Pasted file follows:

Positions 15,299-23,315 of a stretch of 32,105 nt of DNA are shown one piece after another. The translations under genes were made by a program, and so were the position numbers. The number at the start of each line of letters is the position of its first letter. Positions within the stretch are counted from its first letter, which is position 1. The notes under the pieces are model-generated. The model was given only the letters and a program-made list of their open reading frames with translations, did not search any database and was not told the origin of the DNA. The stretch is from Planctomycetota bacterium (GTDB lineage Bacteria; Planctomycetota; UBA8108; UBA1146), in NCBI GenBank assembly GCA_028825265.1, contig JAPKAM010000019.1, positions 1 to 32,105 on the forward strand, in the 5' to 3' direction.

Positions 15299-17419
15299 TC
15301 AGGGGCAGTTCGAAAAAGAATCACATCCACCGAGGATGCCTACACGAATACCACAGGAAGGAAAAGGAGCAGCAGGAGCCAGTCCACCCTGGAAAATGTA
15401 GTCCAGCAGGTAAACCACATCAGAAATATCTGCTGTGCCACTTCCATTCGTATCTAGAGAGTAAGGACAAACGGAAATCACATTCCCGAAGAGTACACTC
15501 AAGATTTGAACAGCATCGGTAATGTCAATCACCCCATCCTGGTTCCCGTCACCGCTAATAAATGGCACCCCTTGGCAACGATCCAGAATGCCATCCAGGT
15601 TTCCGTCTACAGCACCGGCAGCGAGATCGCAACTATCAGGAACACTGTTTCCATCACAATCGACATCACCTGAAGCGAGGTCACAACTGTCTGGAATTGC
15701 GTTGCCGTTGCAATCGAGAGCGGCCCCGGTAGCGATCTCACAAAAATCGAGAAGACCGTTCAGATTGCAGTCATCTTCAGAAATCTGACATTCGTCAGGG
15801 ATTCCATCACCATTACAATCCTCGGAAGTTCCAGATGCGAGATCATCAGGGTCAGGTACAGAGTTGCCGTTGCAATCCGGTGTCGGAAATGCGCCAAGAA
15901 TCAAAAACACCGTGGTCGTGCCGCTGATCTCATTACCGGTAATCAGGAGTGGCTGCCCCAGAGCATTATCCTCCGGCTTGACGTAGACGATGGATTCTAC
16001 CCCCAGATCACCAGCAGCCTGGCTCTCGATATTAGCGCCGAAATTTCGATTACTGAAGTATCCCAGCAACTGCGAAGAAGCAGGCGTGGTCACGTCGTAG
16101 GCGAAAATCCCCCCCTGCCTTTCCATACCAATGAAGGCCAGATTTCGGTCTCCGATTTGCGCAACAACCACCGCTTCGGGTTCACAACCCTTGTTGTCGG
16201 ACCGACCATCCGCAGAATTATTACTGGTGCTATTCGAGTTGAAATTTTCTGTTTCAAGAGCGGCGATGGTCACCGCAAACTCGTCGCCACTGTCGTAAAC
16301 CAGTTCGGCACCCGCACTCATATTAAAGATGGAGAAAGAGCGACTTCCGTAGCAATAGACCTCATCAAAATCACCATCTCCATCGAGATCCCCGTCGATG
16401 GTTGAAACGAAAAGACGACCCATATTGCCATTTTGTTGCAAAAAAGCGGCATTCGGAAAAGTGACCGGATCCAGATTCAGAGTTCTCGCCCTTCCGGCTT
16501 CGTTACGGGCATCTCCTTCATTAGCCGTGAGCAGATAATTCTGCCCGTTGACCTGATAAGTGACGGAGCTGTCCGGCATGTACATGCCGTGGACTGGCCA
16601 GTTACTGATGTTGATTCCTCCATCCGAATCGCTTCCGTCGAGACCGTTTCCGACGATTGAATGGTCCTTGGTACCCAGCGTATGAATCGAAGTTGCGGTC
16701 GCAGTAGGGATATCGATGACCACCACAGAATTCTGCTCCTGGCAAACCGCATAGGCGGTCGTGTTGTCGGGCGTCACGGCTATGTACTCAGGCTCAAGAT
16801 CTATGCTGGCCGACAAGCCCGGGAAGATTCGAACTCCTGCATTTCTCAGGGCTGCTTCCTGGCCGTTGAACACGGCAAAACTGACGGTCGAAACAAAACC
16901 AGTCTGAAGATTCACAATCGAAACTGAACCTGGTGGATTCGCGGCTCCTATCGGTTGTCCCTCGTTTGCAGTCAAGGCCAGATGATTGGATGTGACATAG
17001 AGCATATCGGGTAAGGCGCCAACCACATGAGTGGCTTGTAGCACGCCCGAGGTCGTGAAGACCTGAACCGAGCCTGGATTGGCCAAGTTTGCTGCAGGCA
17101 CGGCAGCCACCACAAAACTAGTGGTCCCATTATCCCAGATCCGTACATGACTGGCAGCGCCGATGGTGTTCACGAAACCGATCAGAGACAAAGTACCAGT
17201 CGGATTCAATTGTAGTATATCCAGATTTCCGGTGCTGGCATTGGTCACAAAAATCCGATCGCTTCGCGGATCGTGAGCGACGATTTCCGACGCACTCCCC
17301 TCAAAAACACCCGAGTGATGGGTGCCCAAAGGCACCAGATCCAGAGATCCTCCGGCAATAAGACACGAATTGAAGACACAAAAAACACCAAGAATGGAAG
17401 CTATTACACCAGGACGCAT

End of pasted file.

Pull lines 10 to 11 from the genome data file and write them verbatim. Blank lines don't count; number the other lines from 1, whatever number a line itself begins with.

15901 TCAAAAACACCGTGGTCGTGCCGCTGATCTCATTACCGGTAATCAGGAGTGGCTGCCCCAGAGCATTATCCTCCGGCTTGACGTAGACGATGGATTCTAC
16001 CCCCAGATCACCAGCAGCCTGGCTCTCGATATTAGCGCCGAAATTTCGATTACTGAAGTATCCCAGCAACTGCGAAGAAGCAGGCGTGGTCACGTCGTAG